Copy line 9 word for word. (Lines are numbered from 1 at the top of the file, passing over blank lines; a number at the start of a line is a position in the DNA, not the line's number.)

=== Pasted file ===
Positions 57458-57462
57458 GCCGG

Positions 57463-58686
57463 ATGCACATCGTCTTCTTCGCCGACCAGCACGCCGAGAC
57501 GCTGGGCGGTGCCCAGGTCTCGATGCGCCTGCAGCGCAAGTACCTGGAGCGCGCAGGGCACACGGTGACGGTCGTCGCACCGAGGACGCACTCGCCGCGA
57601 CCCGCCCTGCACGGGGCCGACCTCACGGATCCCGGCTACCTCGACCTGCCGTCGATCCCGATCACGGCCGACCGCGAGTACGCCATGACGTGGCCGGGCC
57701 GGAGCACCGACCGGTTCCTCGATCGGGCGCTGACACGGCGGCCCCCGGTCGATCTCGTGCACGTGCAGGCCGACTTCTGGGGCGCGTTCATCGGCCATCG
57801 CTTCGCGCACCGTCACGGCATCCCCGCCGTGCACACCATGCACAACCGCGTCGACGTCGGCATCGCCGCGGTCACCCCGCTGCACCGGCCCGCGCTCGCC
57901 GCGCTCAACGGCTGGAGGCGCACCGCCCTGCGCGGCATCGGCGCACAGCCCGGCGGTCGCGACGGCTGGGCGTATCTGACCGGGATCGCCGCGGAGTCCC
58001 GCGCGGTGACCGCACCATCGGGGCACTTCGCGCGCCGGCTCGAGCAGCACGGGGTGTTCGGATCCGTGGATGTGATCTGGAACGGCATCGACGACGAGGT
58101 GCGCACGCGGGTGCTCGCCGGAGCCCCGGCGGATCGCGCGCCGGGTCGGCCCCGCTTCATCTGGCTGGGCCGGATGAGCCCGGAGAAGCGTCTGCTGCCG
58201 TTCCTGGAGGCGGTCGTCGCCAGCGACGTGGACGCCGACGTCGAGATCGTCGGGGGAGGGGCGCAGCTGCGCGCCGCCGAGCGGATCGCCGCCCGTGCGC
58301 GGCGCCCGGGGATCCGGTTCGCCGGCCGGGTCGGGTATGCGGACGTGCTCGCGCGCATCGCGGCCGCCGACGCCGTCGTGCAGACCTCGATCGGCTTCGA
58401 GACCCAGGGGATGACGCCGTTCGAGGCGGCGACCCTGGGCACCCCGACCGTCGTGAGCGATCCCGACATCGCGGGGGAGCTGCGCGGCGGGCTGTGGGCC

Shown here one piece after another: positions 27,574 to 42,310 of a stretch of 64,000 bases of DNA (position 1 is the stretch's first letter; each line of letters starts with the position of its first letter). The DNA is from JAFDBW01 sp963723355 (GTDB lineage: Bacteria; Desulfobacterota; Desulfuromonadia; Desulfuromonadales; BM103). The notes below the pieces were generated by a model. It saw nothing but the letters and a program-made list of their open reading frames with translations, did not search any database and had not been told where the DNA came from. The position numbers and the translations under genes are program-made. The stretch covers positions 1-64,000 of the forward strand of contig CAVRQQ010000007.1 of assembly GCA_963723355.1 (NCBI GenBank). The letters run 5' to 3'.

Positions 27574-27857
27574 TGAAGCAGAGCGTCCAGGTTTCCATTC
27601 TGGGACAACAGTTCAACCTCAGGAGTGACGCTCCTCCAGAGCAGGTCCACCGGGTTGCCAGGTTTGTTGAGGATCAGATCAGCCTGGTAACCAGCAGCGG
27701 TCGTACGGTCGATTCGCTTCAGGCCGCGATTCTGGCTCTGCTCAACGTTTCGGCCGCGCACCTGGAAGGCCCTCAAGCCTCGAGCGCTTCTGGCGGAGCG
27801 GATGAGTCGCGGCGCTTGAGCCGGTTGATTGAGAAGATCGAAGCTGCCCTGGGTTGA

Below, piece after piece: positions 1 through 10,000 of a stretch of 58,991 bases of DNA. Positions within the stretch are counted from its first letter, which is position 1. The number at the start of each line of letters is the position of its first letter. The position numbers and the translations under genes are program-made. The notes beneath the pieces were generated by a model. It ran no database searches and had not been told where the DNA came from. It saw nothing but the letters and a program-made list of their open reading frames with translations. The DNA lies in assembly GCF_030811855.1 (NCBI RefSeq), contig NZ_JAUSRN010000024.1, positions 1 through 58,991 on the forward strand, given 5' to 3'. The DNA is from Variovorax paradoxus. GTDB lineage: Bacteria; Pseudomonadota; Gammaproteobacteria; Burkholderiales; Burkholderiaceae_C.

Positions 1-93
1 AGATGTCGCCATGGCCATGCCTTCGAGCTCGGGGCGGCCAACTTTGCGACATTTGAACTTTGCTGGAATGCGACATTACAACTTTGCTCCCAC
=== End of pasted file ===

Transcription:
57901 GCGCTCAACGGCTGGAGGCGCACCGCCCTGCGCGGCATCGGCGCACAGCCCGGCGGTCGCGACGGCTGGGCGTATCTGACCGGGATCGCCGCGGAGTCCC